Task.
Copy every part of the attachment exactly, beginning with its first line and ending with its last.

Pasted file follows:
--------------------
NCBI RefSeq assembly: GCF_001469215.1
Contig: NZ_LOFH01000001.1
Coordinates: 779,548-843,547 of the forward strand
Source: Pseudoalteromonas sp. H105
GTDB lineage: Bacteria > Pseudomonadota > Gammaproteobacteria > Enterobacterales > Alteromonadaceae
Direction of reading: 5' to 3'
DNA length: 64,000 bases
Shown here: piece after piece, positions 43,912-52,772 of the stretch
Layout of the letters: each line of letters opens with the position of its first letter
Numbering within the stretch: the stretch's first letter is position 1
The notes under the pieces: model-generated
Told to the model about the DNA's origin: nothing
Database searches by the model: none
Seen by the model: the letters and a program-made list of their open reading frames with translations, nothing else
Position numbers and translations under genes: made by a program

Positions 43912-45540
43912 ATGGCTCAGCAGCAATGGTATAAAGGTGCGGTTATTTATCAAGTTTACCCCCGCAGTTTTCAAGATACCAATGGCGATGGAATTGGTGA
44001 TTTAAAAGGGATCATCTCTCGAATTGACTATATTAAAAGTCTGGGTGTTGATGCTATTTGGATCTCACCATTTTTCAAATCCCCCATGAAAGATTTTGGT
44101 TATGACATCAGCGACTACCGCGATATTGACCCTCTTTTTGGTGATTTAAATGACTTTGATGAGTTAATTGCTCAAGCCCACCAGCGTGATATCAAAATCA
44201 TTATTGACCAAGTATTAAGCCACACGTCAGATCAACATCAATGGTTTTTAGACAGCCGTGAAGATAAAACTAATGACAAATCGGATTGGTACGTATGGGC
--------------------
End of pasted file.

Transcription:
NCBI RefSeq assembly: GCF_001469215.1
Contig: NZ_LOFH01000001.1
Coordinates: 779,548-843,547 of the forward strand
Source: Pseudoalteromonas sp. H105
GTDB lineage: Bacteria > Pseudomonadota > Gammaproteobacteria > Enterobacterales > Alteromonadaceae
Direction of reading: 5' to 3'
DNA length: 64,000 bases
Shown here: piece after piece, positions 43,912-52,772 of the stretch
Layout of the letters: each line of letters opens with the position of its first letter
Numbering within the stretch: the stretch's first letter is position 1
The notes under the pieces: model-generated
Told to the model about the DNA's origin: nothing
Database searches by the model: none
Seen by the model: the letters and a program-made list of their open reading frames with translations, nothing else
Position numbers and translations under genes: made by a program

Positions 43912-45540
43912 ATGGCTCAGCAGCAATGGTATAAAGGTGCGGTTATTTATCAAGTTTACCCCCGCAGTTTTCAAGATACCAATGGCGATGGAATTGGTGA
44001 TTTAAAAGGGATCATCTCTCGAATTGACTATATTAAAAGTCTGGGTGTTGATGCTATTTGGATCTCACCATTTTTCAAATCCCCCATGAAAGATTTTGGT
44101 TATGACATCAGCGACTACCGCGATATTGACCCTCTTTTTGGTGATTTAAATGACTTTGATGAGTTAATTGCTCAAGCCCACCAGCGTGATATCAAAATCA
44201 TTATTGACCAAGTATTAAGCCACACGTCAGATCAACATCAATGGTTTTTAGACAGCCGTGAAGATAAAACTAATGACAAATCGGATTGGTACGTATGGGC